The trend is clear: Hybrids and electric vehicles are the future of the automobile.

Or are they?

There's certainly been lots of activity on that front recently: Nissan's new Leaf, General Motors' (NYSE: GM) vigorously touted Chevy Volt, Ford's (NYSE: F) upcoming Focus Electric, Tesla Motors' (Nasdaq: TSLA) IPO and partnership with Toyota (NYSE: TM), and fresh news on upcoming electrics and advanced hybrids from Hyundai and Honda (NYSE: HMC) and, well, nearly everyone else. You get the idea. This is a big deal, and billions are being invested to make it happen.

There's just one problem. Consumer interest in hybrids and electrics may be declining.

The secret to Ford's (and GM's) green success
A Bloomberg report on Tuesday got right to the point: Nearly a quarter of the hybrids sold by Ford and GM since President Barack Obama took office were sold to -- wait for it -- the U.S. government.

Surprised? Some of that was part of the economic stimulus package, but the majority was funded, as Bloomberg put it, by "selling older cars in the government fleet," or as part of the General Services Administration's ordinary course of business.

That's not a knock on Ford or GM, of course. The Obama administration, like governments around the world, obviously wants to support and encourage the adoption of green vehicles. They aren't alone: General Electric (NYSE: GE), for different but presumably equally obvious reasons, recently announced its own investment in an electrified automotive future. GE has pledged to buy 25,000 electric vehicles for its own fleet over the next five years, starting with 12,000 Chevy Volts.

There's more: Electricity wholesaler NRG Energy (NYSE: NRG) is ponying up $10 million to build vehicle charging stations in Texas, in partnership with several retail chains, and a long list of local governments and corporations are pondering similar moves.

It's clear why all of these institutions want to see lots of electric cars on the road. But does anyone else?

A chicken-and-egg problem
As Fool April Taylor put it recently, electrics and hybrids represent something of a chicken-and-egg problem. Electric cars and hybrids are more expensive than their conventionally powered counterparts, and at least in the case of electrics, they're very much a limited, unproven technology. Nissan's Leaf has a maximum range of around 100 miles -- and that's if traffic, weather, and the driver's right foot all cooperate in just the right way.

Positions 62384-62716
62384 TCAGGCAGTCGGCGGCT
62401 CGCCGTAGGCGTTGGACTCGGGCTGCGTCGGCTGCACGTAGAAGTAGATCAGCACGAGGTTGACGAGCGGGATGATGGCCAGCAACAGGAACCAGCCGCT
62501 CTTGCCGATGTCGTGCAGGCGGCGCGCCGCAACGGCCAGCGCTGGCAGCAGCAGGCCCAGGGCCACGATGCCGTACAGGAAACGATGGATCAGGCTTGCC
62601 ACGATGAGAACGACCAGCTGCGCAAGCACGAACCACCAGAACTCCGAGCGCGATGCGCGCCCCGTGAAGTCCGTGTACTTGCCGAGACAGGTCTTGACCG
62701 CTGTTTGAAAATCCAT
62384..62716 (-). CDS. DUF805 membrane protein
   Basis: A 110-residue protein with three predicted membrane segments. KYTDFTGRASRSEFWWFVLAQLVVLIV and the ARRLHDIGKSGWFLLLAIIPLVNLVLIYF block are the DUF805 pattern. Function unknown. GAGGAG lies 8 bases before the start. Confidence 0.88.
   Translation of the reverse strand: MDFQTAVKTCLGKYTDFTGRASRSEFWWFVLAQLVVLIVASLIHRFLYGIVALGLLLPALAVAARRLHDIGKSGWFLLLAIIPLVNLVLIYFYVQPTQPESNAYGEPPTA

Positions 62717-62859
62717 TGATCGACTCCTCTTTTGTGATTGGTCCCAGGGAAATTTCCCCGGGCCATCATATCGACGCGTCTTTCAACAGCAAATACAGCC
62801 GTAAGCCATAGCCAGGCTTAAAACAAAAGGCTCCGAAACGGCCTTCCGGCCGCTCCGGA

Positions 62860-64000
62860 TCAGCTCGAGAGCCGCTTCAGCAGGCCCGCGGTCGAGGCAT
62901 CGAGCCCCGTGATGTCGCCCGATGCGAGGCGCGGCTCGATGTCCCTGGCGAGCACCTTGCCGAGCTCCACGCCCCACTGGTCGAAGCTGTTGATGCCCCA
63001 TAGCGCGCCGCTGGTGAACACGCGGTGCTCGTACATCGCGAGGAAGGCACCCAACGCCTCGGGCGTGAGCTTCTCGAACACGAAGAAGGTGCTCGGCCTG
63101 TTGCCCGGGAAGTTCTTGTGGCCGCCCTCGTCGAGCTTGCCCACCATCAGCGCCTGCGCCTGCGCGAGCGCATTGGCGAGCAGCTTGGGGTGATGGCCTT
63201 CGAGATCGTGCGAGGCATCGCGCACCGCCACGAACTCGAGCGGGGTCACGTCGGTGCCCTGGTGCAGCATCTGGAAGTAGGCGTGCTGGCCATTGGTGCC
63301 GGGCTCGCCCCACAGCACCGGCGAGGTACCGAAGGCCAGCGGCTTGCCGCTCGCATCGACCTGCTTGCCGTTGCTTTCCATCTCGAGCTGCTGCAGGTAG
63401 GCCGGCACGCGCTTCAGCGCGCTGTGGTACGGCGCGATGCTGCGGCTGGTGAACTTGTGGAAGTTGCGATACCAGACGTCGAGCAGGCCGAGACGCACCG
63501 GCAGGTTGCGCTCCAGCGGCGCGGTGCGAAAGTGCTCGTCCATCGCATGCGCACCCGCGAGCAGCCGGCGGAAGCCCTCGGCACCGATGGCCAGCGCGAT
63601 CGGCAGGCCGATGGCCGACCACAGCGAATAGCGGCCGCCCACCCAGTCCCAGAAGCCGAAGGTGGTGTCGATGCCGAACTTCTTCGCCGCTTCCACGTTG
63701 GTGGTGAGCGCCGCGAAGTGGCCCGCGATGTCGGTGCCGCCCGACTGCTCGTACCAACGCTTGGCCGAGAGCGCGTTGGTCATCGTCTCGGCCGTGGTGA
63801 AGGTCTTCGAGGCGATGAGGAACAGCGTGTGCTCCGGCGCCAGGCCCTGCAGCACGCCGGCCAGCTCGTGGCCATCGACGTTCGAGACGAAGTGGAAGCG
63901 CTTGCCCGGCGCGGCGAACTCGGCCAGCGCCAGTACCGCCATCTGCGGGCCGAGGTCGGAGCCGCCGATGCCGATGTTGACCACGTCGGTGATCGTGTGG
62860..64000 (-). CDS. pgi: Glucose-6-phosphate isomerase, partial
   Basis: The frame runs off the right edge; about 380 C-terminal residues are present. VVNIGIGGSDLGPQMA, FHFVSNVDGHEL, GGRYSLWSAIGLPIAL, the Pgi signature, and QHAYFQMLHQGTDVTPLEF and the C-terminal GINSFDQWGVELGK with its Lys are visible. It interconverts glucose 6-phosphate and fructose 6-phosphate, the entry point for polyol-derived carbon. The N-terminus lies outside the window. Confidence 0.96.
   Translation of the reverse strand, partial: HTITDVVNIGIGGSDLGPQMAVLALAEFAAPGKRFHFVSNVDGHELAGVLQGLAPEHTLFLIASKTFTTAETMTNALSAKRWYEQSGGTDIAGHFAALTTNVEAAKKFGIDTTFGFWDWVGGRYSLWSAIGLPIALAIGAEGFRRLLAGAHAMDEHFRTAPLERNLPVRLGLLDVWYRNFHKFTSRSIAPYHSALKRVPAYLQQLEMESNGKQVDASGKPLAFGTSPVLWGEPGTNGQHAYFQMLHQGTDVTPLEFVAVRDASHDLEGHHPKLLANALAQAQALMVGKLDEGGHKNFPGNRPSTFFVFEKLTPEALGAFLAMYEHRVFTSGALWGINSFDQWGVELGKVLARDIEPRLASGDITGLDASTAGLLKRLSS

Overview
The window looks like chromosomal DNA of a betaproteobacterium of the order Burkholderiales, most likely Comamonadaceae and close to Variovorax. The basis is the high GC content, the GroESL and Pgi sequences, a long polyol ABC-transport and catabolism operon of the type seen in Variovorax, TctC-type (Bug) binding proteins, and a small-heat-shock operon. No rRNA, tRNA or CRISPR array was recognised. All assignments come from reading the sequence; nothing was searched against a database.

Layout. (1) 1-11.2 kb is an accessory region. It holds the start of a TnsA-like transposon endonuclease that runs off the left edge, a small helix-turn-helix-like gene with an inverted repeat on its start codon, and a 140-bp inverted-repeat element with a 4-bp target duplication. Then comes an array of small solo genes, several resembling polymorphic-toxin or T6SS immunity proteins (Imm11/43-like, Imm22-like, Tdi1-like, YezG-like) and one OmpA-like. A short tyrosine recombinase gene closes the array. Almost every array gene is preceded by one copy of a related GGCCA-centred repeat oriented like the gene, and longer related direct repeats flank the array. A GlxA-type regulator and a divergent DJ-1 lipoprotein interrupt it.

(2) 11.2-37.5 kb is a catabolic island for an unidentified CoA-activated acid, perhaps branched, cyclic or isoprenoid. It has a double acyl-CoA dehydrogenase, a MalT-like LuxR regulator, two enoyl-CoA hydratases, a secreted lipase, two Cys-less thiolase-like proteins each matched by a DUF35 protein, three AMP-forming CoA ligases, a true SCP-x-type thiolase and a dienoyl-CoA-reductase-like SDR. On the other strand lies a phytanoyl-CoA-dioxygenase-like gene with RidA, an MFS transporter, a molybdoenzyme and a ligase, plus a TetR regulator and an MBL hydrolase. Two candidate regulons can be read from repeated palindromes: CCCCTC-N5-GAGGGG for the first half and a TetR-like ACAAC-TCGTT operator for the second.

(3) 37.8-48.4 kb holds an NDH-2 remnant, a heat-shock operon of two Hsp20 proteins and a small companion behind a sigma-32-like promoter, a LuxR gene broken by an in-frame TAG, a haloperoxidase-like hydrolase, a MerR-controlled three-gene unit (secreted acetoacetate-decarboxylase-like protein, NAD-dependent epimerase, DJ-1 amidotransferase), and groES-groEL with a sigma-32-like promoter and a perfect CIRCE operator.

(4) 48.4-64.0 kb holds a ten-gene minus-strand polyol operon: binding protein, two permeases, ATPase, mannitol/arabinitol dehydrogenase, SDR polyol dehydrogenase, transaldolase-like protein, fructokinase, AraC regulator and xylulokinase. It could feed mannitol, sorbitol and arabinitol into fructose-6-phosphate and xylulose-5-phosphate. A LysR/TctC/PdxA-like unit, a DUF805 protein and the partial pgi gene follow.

What's more, the infrastructure we take for granted with gas-powered cars just hasn't arrived yet, which limits their flexibility in real-world use. You might be able to drive your electric over the river and through the woods to grandma's house -- but I hope you're up for a long visit, because it could take eight hours or more to recharge your car using the outlet in her garage.

Hybrids don't have the range limitation of all-electric cars, but they share the cost and weight problems to some extent. You're essentially paying for a car with two entire drivetrains. But as the mileage of conventionally powered cars improves -- Ford's upcoming Focus, a car roughly the size of a Prius but several thousand dollars cheaper, is expected to have an EPA highway rating around 40 miles per gallon -- the cost, weight, and potential long-term maintenance headaches of a hybrid get harder to justify.

The assumption, probably valid, is that costs (and weight) will come down, range will go up, and recharging infrastructure will get built as sales of these vehicles increase. But consumer sales of hybrids are set to decline for the third straight year, despite gas prices that would have seemed shocking just a few years ago.

Long story short, there are lots of new models coming to market just as buyers seem to be turning away. Is this a debacle in the making?

I hope you're not in a hurry
Industry-watcher J.D. Power expects that just less than a million hybrids and electrics will be sold around the world this year. That's a mere 2.2% of the nearly 45 million passenger vehicle sales expected, and while J.D. Power expects that percentage to rise, they project it'll still be only 7.3% of the total in 2020.

What could accelerate that? More aggressive government policies in major markets like the U.S. or China might help, but such policies (at least here) seem likely to be unpopular -- unless there's a major oil crisis.

That's the fear that has driven much of the industry's recent expansion, of course. Another oil shock seems inevitable, but how the timing of such a shock will play out with the huge investments being made in electric-car technology today remains to be seen. And as Ford CEO Alan Mulally said recently, this technology only makes sense as a long-term proposition if it can stand on its own without government intervention. Ford's somewhat tentative approach to automotive electrification reflects that view, which seems like a prudent one.

What do you think? Are electric cars arriving in the nick of time? Or is this an expensive fad that's likely to fade? Scroll down to leave a comment and let me know.

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Fool contributor John Rosevear owns shares of Ford, which is a Motley Fool Stock Advisor recommendation. You can try Stock Advisor or any of our Foolish newsletter services free for 30 days. We Fools may not all hold the same opinions, but we all believe that considering a diverse range of insights makes us better investors. The Motley Fool has a disclosure policy.